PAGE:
AT NEWSMAX: “The Problem With Obama’s Misleading Unemployment Numbers”

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The Bureau of Labor and Statistics’ (BLS) February jobs report was greeted with no small amount of cheerleading from the White House. And true, the addition of 242,000 jobs to the U.S. economy is indeed welcome news. But President Barack Obama and company may want to tamper down the celebration just a bit.

That’s because, following the pattern set since the recession technically ended in 2009, the country has been continually subjected to carefully selected economic data calculated to bolster the political fortunes of those in power.   But the biased and incomplete figures do not fully capture the state of America’s economy or the ongoing angst over its fate in places far from Washington.
First of all, a dig into the new BLS report reveals that the majority of the newly created jobs were in fact low-income and part-time positions. Couple this with the fact that wages actually fell by 0.1 percent and things get a bit less rosy.

Unemployment is at 4.9 percent, but that number only reflects all those who are actually looking for work. A near record ninety-four million Americans are still absent from the workforce. This is artificially decreasing the true employment rate, which is closer to 9 percent when part timer workers looking for full time work and those who have given up looking for a job but still want a job are factored back in.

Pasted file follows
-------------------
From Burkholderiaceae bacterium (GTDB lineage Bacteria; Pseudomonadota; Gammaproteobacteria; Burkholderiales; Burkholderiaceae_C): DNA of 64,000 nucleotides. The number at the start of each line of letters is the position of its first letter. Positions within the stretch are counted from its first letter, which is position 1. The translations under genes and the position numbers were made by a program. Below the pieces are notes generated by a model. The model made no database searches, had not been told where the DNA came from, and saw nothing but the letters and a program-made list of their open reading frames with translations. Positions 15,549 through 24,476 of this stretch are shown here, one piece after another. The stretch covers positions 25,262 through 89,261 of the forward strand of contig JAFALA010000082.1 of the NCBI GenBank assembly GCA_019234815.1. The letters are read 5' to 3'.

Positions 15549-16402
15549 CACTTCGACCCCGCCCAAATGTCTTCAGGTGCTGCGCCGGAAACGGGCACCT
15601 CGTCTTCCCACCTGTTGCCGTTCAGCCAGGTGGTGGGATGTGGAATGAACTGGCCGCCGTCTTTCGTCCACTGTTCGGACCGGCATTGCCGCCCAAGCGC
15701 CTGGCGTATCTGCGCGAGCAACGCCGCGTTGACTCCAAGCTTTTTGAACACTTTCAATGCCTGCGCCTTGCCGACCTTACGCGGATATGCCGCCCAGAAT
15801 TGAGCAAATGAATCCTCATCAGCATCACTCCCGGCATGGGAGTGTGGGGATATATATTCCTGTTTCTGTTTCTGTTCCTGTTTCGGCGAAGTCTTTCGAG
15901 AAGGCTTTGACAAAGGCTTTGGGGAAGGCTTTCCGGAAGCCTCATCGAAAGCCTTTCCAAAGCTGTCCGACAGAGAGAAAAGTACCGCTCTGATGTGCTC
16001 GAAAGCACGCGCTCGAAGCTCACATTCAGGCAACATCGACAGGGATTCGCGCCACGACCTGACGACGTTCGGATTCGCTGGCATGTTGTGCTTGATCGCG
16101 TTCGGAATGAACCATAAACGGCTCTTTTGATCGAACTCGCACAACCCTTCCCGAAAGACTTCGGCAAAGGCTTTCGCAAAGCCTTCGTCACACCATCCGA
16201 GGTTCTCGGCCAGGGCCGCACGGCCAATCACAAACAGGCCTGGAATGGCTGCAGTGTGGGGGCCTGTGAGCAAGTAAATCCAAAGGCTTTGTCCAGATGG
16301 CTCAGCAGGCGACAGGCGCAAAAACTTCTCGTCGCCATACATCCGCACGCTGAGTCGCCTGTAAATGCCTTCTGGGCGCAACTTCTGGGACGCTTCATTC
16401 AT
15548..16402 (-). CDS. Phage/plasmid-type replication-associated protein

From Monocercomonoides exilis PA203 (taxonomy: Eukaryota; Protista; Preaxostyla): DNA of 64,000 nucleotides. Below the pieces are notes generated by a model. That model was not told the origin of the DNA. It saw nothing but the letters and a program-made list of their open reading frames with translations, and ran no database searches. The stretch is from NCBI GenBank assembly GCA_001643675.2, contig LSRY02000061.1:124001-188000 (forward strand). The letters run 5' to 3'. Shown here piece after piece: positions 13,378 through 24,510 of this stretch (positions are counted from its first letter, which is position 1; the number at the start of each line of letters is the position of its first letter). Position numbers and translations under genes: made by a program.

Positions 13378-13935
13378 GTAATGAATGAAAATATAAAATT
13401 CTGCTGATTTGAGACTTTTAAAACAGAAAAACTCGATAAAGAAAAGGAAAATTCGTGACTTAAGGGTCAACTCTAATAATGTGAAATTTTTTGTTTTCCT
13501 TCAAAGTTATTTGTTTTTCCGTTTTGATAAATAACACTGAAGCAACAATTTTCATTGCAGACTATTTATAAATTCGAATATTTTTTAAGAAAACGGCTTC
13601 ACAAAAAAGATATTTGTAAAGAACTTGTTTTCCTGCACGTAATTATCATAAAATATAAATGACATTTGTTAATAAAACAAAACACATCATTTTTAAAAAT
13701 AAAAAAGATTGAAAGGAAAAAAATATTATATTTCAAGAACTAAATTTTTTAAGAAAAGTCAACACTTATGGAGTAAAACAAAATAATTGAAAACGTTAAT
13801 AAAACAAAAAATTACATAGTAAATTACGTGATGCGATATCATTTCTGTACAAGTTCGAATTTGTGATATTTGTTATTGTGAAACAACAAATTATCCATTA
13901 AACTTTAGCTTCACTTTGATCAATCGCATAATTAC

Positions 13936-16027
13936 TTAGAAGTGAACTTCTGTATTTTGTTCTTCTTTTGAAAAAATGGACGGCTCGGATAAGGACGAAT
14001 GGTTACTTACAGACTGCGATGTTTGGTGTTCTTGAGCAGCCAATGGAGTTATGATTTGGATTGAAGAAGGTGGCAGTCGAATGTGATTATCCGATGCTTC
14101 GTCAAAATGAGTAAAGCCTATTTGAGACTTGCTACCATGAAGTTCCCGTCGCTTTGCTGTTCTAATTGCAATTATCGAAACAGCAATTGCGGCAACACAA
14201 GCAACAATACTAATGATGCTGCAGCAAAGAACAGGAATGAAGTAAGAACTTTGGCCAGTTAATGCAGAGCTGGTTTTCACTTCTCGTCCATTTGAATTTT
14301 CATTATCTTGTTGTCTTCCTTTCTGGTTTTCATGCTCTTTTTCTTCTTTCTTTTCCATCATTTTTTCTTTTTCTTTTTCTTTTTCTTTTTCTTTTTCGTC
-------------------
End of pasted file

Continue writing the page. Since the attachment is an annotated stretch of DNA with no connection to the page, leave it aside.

It wasn’t always this way.  Until 2010, there was little deviation between the unemployment rate with and without this data.  But for reasons that economists have not been able to explain, the deviation under the Obama administration has gotten dramatically worse.
This puts the Federal Reserve in a tight spot. Its targeted 2 percent inflation rate will likely require unemployment to hit four percent with the current flawed methodology. That’s because when there is full employment, wages eventually increase as employers compete for workers by offering higher wages. And when these men and women are hired with higher salaries they spend more.  That results in increasing prices, which is how the Fed gets to their goal of 2% inflation.
But the huge gap in the labor force, besides distorting the actual unemployment rate, means that millions of Americans are earning and spending very little. And when new jobs do open up, those who are trying to reenter the workforce flood the employer, keeping wages low.  That’s one reason why inflation has lagged behind good employment numbers while the Fed has anticipated a robust economy for so long.

Former Chair Ben Bernanke admitted as much last year when he confessed that the Fed is “groping” to find the true employment rate.

In this sense, the country’s central banking system has much in common with its citizens.

Despite constant assurances that a sharp and sustained upturn is just around the corner (lest we forget the Recovery Summer tour of 2010) and the White House’s tendency to pat itself on the back over even remotely positive economic news, most Americans have yet to feel the impact of all this positive data. Which leads them to understandably wonder if any of it is even true.

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